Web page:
Now new and improved with (hopefully) 100% fewer silly mistakes, my top ten commander list is back with Dragon's Maze to make your day 110% more exciting.
10. Zhur-Taa Ancient
While he does come with his risks, Zhur-Taa Ancient is a sizeable body for only 5 mana. Seven power is nothing to sneeze at, allowing him to command some decent board presence. However, the real reason this old guy with the huge neck makes it on the list is his mana doubling ability. At first glance, doubling everyone's mana at the table might seem like it is putting you at a massive disadvantage since all of your opponents get access to double the mana before you do. Yet, they will not necessarily be using all of that mana to go after you, especially if there is someone more powerful at the table and in the right position it can be an excellent way to boost certain players at the table to accelerate their board presence or pull off a massive fireball to catch up with a player who is running away with the game. Also, since he is only 5 mana, later in the game, you could easily be able to play him and some other meaningful spells within the same turn. In fact, if you build your deck correctly, you should be able to take advantage of his effect better than anyone else at the table because you are playing mana ramp and/or awesome X spells like genesis wave. His biggest downside that stops him from being higher on the list is the Hunted Wumpus effect (where someone just drops a nekrataal to kill it when his enter the battlefield ability triggers) since one of your opponents could play some huge creature and then have mana left over to throw a STP at the ancient.
9. Ruric Thar, the Unbowed
At number 9, Gruul slams in there with another explosively game-changing, if awkward beater in Ruric Thar. Ruric has a potent combination of abilities with vigilance, reach and most importantly dealing 6 damage to a player whenever they cast a noncreature spell. The last ability will vary greatly in power; it will completely hose some decks and do almost nothing against creature heavy decks. It's hard to believe that any player who will be messed up by this card will not want to kill it as soon as possible taking six damage in the process to avoid much more later. However, it is a great way to give an aggressive deck more reach, since it punishes your enemies for clearing the board or countering your kill spells to stay alive and they are in real trouble if they are at 6 or less life. Yet, despite its aggressive pedigree, it still serves as an excellent blocker, killing or trading with all but the most massive fliers in commander. His biggest downside is the fact that he has to attack every turn. Sure, the vigilance helps mitigate some of this downside, but the truth is that sometimes the board will be so clogged where anyone he attacks will kill him and that is just terrible to lose an impressive creature for no reason. I guess Wizards wanted to emphasize the recklessness of Gruul this time around with these two.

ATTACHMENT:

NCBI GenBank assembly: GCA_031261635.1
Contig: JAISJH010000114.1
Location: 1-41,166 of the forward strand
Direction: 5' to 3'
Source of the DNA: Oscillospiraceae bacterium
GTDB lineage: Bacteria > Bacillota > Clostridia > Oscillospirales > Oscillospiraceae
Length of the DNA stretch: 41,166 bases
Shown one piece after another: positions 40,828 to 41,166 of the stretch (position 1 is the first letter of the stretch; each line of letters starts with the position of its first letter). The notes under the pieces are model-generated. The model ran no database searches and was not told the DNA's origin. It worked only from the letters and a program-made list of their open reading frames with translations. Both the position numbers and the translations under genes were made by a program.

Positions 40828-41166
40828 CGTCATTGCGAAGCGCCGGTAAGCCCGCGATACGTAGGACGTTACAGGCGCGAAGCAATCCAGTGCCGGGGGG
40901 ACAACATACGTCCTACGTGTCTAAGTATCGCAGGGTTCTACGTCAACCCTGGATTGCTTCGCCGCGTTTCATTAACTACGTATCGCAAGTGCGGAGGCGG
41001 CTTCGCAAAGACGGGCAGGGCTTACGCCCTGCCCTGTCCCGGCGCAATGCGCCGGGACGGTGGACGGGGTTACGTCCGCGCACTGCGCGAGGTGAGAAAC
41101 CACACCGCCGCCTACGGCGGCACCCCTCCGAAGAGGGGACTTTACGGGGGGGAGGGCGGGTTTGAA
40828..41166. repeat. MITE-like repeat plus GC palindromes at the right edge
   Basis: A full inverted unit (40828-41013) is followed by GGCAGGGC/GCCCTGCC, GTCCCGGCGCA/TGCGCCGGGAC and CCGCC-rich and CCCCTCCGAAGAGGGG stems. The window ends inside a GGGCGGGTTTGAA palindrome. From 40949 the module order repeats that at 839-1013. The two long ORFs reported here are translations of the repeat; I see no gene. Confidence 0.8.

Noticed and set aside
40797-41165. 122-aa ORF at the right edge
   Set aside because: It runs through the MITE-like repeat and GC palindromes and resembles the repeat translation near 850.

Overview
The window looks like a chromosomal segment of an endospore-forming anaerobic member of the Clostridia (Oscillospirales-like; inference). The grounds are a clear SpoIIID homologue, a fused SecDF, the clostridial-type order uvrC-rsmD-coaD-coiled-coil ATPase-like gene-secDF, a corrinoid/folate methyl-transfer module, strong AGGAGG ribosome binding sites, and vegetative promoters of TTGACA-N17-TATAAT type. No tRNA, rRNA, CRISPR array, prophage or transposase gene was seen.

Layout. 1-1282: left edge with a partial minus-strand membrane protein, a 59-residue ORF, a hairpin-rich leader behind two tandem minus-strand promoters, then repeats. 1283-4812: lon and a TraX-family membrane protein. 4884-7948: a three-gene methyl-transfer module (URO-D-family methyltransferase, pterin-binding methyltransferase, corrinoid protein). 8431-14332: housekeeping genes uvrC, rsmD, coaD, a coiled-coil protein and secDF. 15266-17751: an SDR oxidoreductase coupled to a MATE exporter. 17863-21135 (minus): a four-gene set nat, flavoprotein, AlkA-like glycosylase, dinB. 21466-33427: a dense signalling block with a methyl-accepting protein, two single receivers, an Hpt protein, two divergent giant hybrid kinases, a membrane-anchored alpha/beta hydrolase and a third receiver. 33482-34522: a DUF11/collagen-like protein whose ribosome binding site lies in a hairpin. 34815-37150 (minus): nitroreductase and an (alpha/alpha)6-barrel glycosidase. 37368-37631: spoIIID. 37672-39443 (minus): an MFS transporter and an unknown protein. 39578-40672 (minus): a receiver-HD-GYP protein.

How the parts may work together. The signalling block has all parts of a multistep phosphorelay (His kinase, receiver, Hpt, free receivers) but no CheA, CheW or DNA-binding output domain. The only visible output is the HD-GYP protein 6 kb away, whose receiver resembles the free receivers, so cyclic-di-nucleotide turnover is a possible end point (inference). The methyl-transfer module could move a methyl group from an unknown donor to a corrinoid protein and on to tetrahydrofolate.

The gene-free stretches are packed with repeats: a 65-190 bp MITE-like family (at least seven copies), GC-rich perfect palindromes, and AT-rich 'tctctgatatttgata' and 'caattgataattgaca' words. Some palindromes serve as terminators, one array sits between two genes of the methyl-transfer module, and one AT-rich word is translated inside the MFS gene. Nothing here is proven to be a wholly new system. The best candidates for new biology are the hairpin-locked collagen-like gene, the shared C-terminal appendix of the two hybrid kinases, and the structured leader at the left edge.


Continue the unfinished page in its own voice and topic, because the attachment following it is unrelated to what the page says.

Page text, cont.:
8. Progenitor Mimic
Like all clone effects, Progenitor Mimic takes a big hit in commander from the new legendary rules changes. Not being able to take out any commander despite hexproof or other shenanigans, makes clones much less flexible. However, repeatedly copying the best nonlegendary creature (even if it has hexproof on the board is an ability that can carry the game away post haste. Imagine the mimic copying Terrastodon or Simic Sky Swallower every turn. The mimics biggest downside is it needs time to start working. If somebody wraths or if you are under a lot of pressure, it is not the best creature to be playing, but in games where you can get him to stick around for multiple turns in a row gaining you massive board presence or card advantage in the process, there are few better creatures.
7. Melek, Izzet Paragon
Melek is a fun, build-around general unlike any of the other Izzet generals in that he isn't overpowered and annoying like Jhoira of the Ghitu, screaming for infinite combos like Niv-Mizzet, the Firemind or absurdly underpowered like Tibor and Lumia. Playing with all the most powerful instants and sorceries and finally having a general that supports those cool instant/sorcery cards like Sphinx-Bone Wand seems like a blast and a deck that would play differently that your average commander deck. Melek is one of those rare cards that feels like he hits a home run for both Timmy and Johnny and I'd expect to see a lot of him at kitchen tables for years to come.
6. Tajic, Blade of the Legion
From the piddliest of 0/1 to overcosted 3/3s, any creature that has indestructability has to be on your radar for commander playability. Darksteel Gargoyle is a French vanilla creature that costs 3 more mana than he would without indestructability but he is still a servicable addition to commander decks. So when I saw a legendary indestructable rare with an explosive ability in the same vein as Konda but much cheaper, I wet pants a little bit. Sure if you are unable to get batallion to trigger he is little better than the likes of Darksteel Gargoyle (although any general that is hard to kill deserves consideration in voltron strategies), but unblocked his batallion ability makes him a three turn clock. Cramming your deck full of the best voltron equipment, holy mantle effects and evasive utility creatures and beaters to trigger batallion (hello Soltari Guerillas) will make a fun aggressive deck. Sure, you have to jump through a few hoops to make him as effective as possible, but having built in protection makes your strategy much more resilient to much of the removal played in commander.
Check back soon for the top 5.